The presence of the female worker produced some initial reticence about sexuality and attitudes to women, but after some time we managed to talk about this openly. After that, it was easier to acknowledge ambivalent feeling towards women (both hostility and idealisations), and, as a result, become more aware of the men’s relationships to their fathers as authority/care figures, and the implications for their own identity.

Future Developments

We plan to repeat this group in the autumn, when the fathers of the first group will act as befrienders for the next group (we are offering them further training sessions and supervision for this role). Ideally, we would like to see a fathers’ programme in all existing and new NEWPIN centres. Initially, this would probably involve reproducing the separate evening format of the recently finished group. ILPS and other agencies have stressed their view that many fathers would only be attracted by a programme that is relatively short in duration, and available without a prolonged waiting period; so we also envisage setting up shorter, less intensive fathers’ support groups (e.g. in contact centres), which would be free-standing modules and drop-in groups, as well as a gateway to the longer programme.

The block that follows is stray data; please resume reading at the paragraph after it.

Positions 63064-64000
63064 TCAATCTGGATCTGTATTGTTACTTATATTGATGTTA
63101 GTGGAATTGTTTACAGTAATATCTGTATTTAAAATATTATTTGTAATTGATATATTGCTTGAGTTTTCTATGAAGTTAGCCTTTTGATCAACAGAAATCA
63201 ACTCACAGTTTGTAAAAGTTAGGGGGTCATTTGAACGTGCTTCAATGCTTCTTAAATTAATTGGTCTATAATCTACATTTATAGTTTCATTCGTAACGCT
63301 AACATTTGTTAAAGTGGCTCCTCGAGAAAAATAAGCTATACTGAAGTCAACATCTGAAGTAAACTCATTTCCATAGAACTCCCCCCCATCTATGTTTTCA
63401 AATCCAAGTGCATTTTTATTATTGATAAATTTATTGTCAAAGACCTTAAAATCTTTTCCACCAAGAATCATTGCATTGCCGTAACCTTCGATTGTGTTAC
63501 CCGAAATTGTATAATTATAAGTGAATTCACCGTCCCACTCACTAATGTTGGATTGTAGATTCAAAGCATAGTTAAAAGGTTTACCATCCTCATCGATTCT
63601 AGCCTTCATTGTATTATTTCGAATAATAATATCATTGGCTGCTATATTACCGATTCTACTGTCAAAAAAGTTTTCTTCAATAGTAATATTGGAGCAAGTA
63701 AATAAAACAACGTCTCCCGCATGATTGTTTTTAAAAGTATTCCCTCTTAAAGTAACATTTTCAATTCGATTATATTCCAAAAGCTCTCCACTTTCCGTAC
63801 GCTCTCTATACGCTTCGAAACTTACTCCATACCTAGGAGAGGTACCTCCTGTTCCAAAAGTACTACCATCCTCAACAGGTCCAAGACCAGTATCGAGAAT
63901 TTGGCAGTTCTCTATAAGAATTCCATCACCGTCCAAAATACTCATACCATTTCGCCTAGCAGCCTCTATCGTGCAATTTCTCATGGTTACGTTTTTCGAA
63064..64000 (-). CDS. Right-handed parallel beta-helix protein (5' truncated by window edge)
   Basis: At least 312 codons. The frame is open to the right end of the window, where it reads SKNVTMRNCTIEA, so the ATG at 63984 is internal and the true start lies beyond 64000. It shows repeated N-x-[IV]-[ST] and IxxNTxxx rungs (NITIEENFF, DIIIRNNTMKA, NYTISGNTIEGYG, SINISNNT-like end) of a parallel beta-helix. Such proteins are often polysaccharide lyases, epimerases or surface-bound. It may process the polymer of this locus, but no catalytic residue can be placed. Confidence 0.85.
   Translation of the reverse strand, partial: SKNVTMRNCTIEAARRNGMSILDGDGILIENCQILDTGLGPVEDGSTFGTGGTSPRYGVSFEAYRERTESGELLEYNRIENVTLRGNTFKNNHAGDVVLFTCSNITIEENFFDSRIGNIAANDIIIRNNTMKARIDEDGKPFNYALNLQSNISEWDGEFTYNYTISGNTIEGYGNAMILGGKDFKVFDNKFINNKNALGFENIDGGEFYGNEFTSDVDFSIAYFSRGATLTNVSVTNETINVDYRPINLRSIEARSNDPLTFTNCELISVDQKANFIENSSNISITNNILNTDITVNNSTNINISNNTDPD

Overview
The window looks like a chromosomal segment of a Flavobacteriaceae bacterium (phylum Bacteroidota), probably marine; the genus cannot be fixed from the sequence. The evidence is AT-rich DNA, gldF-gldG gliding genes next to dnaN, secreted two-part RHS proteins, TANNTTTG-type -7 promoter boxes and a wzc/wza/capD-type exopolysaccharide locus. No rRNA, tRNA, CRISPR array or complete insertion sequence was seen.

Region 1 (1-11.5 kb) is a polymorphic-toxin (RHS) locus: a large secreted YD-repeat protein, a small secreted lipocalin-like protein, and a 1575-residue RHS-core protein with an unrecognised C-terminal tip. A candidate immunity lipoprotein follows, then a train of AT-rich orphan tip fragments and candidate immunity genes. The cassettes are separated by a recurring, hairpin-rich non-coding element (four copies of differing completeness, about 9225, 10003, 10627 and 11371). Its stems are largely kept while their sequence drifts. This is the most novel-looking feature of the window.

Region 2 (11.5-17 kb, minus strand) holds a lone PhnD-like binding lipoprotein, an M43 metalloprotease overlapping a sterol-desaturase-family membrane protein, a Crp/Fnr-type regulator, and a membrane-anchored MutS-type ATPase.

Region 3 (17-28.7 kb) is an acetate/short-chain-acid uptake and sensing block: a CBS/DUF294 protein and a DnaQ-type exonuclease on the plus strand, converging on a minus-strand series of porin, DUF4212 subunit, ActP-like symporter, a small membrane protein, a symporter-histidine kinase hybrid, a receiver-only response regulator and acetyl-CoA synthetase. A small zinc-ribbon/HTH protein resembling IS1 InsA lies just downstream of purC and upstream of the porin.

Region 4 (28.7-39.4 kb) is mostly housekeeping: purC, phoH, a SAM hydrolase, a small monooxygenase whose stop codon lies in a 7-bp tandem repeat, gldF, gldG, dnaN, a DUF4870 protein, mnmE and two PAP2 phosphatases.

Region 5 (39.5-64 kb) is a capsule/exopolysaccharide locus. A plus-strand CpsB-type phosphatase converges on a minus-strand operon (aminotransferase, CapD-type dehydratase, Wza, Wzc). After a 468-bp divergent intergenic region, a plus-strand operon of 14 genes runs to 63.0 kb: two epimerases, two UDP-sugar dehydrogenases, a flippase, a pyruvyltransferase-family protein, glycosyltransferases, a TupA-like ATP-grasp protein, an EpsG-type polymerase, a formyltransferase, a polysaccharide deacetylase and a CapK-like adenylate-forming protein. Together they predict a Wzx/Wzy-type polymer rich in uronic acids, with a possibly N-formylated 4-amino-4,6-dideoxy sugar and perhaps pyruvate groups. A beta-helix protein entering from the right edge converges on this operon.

Eventually NEWPIN will also have to decide whether to integrate fathers more fully into its centres’ daytime programmes. The men in our group would certainly welcome it. . Integration would provide greater opportunities for direct working with the men’s children, and encourage men and women to work on their preconceptions about the opposite sex. It could also help men feel more marginal and unconfident as father, by being treated on a similar basis to women in NEWPIN; and by working on attitudes/feelings of low confidence as a father that can be highlighted by the presence of women (e.g. many men feel that women are better parents and know more about childcare than they do). NEWPIN women could work on becoming more assertive and confident with men in a safe space.